My Auntie Mary Plagenza, a lifelong resident of East Boston, MA, passed away today at the age of 91.
The world has lost a funny, sweet, wonderful human being. My grandma has lost a sister and a friend.
We always called her "Little Mary" because she was a wee little person and in our family full of grand matriarchs with formidable bottoms, being tiny is indeed something to remark upon. She alway tiny. When she was born she was so small and weak that my great grandparents wrapped her up and put her in the door of a warm oven to keep her cozy throughout the night. In those days that was probably the only source of heat in the tiny walk up apartment they lived in. Her sisters, my Nana Rose and my Aunt Carmie would tease her about that for the rest of her life.
Little Mary grew up to be a strong and scrappy lady. She was an avid swing dancer and went out dancing regularly into her 80s. She was a talented knitter and could crochet almost anything as the copious baby booties, doll sweaters and monogramed blankets my sister and I have received as gifts over the years can attest. She had funny little buck teeth that I most certainly inherited and later corrected with braces and she had an infectious little chortle that I will never be able to get out of my head. She was always laughing or making jokes about something. Unlike my Nana she wasn't flaky and she lacked the flair for sarcasm that Auntie Carmie is famed for. She was just a happy, positive upbeat human being.
She was married to an utter sweetheart of a man, my Uncle Joe. Uncle Joe was famed for constantly shuffling around underfoot in the kitchen on holidays, peeping under pots on the stove when he thought my mom wasn't looking. He used to call my sister and I his little, "Patatas", Italian for potatoes. I never heard either of them complain or say a negative word about anything. They always seemed so happy and so in love. They were one of those elderly couples that was still always smooching each other. Uncle Joe passed away when I was a teenager but Mary never remarried. Until she passed away she would mention him with fondness, dare I even say schoolgirlish-ness, it was so evident that she was still in love with the kind, handsome, funny little man she married years ago. If I live to love somebody that way, I will consider myself a lucky woman.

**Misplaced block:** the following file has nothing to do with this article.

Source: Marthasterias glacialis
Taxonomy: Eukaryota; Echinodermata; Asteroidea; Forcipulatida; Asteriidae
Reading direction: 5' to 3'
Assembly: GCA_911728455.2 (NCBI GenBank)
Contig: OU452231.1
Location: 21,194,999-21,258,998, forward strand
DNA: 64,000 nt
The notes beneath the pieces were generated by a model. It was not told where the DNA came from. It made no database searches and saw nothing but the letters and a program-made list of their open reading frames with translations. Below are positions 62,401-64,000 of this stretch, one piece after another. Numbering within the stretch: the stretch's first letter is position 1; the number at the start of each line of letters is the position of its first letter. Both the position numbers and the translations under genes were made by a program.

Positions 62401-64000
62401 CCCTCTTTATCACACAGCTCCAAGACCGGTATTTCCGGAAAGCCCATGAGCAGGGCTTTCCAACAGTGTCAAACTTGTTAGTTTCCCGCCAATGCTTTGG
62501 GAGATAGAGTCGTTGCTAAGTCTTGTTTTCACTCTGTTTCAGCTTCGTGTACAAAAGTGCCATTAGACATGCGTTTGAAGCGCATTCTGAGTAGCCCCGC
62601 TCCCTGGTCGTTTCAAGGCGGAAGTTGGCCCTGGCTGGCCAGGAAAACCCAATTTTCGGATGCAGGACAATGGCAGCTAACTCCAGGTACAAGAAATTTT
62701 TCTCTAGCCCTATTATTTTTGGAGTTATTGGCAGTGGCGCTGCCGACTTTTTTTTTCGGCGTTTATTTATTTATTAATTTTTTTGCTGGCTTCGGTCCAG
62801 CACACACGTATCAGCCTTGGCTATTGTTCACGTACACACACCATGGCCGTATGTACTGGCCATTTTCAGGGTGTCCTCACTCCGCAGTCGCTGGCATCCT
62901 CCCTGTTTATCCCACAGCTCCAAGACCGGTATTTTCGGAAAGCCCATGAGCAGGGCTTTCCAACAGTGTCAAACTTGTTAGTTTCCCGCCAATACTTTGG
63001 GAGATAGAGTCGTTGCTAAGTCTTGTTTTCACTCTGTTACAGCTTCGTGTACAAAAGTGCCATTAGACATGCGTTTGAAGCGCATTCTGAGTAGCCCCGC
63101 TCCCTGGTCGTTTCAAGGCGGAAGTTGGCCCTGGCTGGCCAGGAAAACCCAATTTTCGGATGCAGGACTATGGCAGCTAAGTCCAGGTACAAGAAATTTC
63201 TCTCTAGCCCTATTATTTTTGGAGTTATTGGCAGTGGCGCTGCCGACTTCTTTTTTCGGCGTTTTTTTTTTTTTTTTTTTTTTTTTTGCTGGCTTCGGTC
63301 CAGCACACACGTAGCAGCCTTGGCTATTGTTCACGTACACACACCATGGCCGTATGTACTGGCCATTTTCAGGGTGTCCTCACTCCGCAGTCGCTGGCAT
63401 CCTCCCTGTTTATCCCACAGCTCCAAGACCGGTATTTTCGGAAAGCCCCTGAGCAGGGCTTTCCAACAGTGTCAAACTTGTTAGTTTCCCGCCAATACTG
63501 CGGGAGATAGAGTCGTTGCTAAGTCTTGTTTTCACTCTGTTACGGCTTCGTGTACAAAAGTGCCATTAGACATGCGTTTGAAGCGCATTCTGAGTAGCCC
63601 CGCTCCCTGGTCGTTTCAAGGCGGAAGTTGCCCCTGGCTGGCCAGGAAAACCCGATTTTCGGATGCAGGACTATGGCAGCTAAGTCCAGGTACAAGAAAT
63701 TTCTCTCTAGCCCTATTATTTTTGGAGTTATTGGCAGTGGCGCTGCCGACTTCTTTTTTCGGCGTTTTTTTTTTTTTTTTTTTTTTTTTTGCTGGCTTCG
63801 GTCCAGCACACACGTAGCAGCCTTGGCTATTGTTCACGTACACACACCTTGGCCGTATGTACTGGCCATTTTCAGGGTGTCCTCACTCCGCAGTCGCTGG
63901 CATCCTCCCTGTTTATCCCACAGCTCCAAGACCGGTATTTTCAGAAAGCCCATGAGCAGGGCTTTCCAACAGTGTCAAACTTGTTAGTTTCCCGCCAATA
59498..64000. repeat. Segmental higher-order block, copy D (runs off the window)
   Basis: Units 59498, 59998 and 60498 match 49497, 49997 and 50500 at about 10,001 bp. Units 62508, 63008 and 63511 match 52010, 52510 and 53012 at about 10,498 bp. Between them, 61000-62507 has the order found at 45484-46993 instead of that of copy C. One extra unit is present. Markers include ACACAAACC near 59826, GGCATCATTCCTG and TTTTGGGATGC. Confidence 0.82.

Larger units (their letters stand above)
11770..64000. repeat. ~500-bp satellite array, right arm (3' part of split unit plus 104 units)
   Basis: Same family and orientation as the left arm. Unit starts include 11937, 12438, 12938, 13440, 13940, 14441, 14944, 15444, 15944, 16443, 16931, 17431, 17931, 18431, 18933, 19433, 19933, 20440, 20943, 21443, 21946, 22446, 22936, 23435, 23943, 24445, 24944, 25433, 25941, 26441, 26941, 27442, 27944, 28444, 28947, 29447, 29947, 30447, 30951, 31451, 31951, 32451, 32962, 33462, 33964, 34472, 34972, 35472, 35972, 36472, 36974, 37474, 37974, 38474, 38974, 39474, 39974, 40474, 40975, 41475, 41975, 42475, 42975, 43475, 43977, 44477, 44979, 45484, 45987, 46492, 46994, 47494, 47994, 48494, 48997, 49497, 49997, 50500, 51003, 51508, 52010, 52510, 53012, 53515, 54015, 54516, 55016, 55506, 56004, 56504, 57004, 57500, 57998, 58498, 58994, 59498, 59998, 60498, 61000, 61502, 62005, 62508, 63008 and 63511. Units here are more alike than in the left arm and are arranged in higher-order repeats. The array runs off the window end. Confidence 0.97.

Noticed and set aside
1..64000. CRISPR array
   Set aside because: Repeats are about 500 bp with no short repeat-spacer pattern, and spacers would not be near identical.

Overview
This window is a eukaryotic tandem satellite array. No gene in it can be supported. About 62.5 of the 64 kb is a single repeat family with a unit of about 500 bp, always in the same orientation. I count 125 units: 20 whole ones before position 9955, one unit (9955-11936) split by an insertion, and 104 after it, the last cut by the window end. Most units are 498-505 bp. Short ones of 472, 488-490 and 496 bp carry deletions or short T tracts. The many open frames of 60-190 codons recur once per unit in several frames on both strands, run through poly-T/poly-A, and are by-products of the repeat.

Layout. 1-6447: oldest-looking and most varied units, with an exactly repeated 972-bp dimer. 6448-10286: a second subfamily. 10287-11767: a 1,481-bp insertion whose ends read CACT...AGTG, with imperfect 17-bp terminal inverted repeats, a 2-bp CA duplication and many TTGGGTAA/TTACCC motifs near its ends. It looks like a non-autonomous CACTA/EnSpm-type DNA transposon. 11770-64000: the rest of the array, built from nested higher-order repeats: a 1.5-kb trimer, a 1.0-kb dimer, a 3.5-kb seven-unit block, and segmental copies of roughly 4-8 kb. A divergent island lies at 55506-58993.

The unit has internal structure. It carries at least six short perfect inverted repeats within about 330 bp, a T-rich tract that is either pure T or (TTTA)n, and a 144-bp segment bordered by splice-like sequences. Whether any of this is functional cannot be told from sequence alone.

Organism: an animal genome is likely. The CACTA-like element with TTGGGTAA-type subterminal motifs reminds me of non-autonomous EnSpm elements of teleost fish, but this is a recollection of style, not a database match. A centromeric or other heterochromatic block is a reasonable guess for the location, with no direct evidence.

Mary and my Nana were very close. Most Sundays Mary's son would drive her to my grandma's house and they would spend the day hanging out, chatting and drinking coffee with my Auntie Carmie who lives across they way. Some of my fondest memories are of sitting around the kitchen table with the three of them and my sister, telling stories and whooping it up. Now I'll never get to hear Mary's stories again.
I wish for so many things. I wish I'd actually gone over there and recorded them talking for Story Corps like I had planned to. I hope I listened hard enough to her when she was talking. I hope I can remember her, honor her. About a year ago, Mary's memory started to fail. We'd go to visit her and she'd forget things she'd just told us, eventually she needed reminding of who Kristin and I were. Last August my mother went to visit her and Mary didn't remember her either. This is significant because Mary was like a second mother to my mom. Shortly after my mom was born my grandmother had to have surgery and couldn't take care of my mother. As an infant my mom lived with Mary for several months, who cared for her as if she was her own child. By fall she was completely senile and they moved her into a nursing home two weeks ago. My mom and grandmother had been waiting for her to get settled before going to visit her, but her heart gave out unexpectedly. None of us got a chance to say goodbye.